Water column samples were collected at each site at the time of peeper deployment and retrieval. The samples were transported to the laboratory in 2-l bottles in a cooler. The bottles were shaken and subsamples were taken for pH and conductivity measurements. Separate subsamples were taken for total suspended solids (TSS), total P (TP) and total Kjeldahl, nitrate + nitrite and ammonia nitrogen determinations. Additionally, two ∼ 100 ml filtered samples were obtained using 0.45 μm filter paper for total filterable P (TFP) and filterable total Kjeldahl, nitrate + nitrite and ammonia-N. The subsamples taken for TP and TFP analyses were acidified with 1 ml of 30% H2SO4. In addition, depth and temperature of the water column were measured at the time of the peeper retrieval. Because of drought conditions, there was an approximately 15 cm drop in water level between the deployment and retrieval of peepers.
Sediment cores were also collected from all three sampling sites (Figure 1) at the time of peeper retrieval. The cores were transported to the National Water Research Institute where they were refrigerated and sliced into 1-cm sections to a depth of 20 cm and into 2-cm sections further down. The sectioned sediments were frozen in polystyrene vials and subsequently freeze-dried for chemical analysis. Homogenized sediments were used for all analyses. The surficial sediments were collected using a miniponar dredge. The top 5 cm of sediment from each site was stored in a polystyrene vial for analysis. The processing of collected sediment was described above. Water content and porosity of sediment was determined gravimetrically. Loss on ignition (LOI), a measure of the organic matter content, was determined gravimetrically after igniting the dry sediment at 550°C in a muffle furnace for 2 h. The resulting weight loss, expressed as a percentage of the dry material, was taken to represent the loss due to ignition of organic material. Total phosphorus content and distribution of P among various fractions were determined in all surficial and core sediments. Total phosphorus concentrations were determined on ignited sediments using a 16-hr 1 N HCl extraction. Three operationally defined forms of P comprising TP were determined by sequential extraction of Williams et al. (1976). They include non-apatite inorganic P (NAI-P), apatite P (AP) and organic P (OP), each of which can be interpreted in a depositional context. The NAI-P fraction includes orthophosphate adsorbed on Fe and Al oxides, Fe and Al minerals such as vivianite or variscite, and Ca-P minerals other than crystalline apatite (Williams et al., 1980). The NAI-P fraction is generally considered to be a measure of the maximum particulate P that can be rendered soluble during diagenesis. Apatite P includes P bound in crystal lattices of apatite grains and is generally considered biologically inert. This form of P is abundant in detrital particles. Organic P, which is considered to represent refractory organic P, was calculated by difference between the TP and the sum of the NAI-P and AP concentrations. This form includes P associated with carbon atoms in C─O─P and C─P bonds.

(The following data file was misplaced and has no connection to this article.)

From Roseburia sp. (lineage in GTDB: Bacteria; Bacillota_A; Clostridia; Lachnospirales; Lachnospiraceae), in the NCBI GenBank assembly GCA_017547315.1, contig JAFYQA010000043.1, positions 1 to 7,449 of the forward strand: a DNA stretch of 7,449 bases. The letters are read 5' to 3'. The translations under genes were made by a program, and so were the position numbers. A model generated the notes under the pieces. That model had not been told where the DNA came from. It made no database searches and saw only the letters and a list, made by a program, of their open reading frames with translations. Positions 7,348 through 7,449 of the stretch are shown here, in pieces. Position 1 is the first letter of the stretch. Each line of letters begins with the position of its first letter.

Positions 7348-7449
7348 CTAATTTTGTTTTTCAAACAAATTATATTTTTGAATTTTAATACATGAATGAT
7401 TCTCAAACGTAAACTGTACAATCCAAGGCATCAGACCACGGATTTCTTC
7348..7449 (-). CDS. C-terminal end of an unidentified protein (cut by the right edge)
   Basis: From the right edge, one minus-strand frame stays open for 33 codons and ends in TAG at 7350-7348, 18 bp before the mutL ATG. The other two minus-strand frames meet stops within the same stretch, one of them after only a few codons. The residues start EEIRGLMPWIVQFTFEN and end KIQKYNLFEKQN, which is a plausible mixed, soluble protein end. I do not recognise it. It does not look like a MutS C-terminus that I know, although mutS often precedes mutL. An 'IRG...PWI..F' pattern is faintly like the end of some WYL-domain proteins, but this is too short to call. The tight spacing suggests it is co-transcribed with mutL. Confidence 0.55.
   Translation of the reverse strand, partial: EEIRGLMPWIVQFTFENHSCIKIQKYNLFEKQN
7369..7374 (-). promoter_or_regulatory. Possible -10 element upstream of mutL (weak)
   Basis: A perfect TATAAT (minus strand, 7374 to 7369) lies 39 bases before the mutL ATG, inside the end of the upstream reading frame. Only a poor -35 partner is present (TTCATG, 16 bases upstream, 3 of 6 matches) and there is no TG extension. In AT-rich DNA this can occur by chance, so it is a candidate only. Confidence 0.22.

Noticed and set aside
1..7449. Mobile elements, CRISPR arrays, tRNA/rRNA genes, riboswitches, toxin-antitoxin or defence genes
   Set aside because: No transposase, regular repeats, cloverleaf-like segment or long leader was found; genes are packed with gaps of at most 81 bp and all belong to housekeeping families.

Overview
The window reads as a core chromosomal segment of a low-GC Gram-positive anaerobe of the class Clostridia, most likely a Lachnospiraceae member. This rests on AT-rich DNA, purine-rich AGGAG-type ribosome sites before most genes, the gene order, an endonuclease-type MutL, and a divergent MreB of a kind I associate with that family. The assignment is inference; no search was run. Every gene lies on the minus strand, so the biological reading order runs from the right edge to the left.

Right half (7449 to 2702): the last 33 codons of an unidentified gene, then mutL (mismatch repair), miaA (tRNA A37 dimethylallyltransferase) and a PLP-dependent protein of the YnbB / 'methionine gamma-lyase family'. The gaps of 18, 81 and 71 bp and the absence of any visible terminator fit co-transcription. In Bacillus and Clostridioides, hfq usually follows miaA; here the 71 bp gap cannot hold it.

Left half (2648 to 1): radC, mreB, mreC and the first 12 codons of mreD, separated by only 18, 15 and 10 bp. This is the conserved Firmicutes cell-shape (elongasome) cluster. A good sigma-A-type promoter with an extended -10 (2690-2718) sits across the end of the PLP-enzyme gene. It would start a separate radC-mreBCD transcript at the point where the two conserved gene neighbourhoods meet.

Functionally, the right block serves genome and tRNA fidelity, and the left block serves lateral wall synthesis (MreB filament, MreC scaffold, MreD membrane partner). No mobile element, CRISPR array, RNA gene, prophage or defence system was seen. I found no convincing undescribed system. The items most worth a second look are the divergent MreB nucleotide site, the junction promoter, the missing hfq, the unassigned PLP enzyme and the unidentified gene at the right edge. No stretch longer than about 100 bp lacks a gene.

A multi-parameter HydrolabTM DataSonde, Series 3, was placed at the boathouse (BH) site to check if anoxic conditions occurred near the sediment-water interface. The water depth at the time of deployment was approximately 0.55 m and the distance of sensors from the sediment surface was about 10 cm. The Datasonde, which was calibrated before and checked after deployment, was installed on 24 July 2001 and took measurements in 1-h intervals. The DataSonde was retrieved on 8 August 2004, at the same time as peepers.
Data analysis and flux calculation
Statistical analysis was done for each sampling site separately to determine the relationships between nutrients and major ions (Fe, Mn and Ca). Simple correlation and multiple regression analyses for porewater samples were done using PO4-P concentrations as a depended variable and Fe, Mn and Ca concentrations as independent variables. Due to the log-normal distribution of the investigated parameters, the analyses were done on the log transformed data.
Diffusional flux calculation, assuming Fickian diffusion, was used to estimate the nutrient fluxes from sediments in the present study. The P fluxes across the sediment-water interface were calculated from the porewater data using solute gradient (dC/dZ)Z = 0 across the interface and the Fick's First Law:Li and Gregory (1974). The coefficient D is temperature dependent and increases with rising temperature, resulting in seasonal differences in diffusional flux (Li and Gregory, 1979). The value of the diffusion coefficient, DS, in P flux calculation is 231.5 cm2 y−1. The following assumptions were made for calculations: 1) viscosity and coupling effects are negligible, 2) there is no solid phase precipitation or biological uptake of the dissolved species near the sediment water interface, 3) concentration gradients are linear, so that (dC/dZ)Z = 0 is equal to Δ CvΔ Z (Lerman, 1979). The concentration gradients (dC/dZ)Z = 0 were found by fitting the porewater data to a linear regression equation Y = A + BZ, where Y is the concentration of the solute at the depth Z (Z = 0 at the sediment-water interface), B is the calculated slope of the line (dC/dZ) and A is a constant calculated from the linear regression. Comparable calculations were carried out for the release of the NH3-N using Ds = 624.4 cm2 y−1.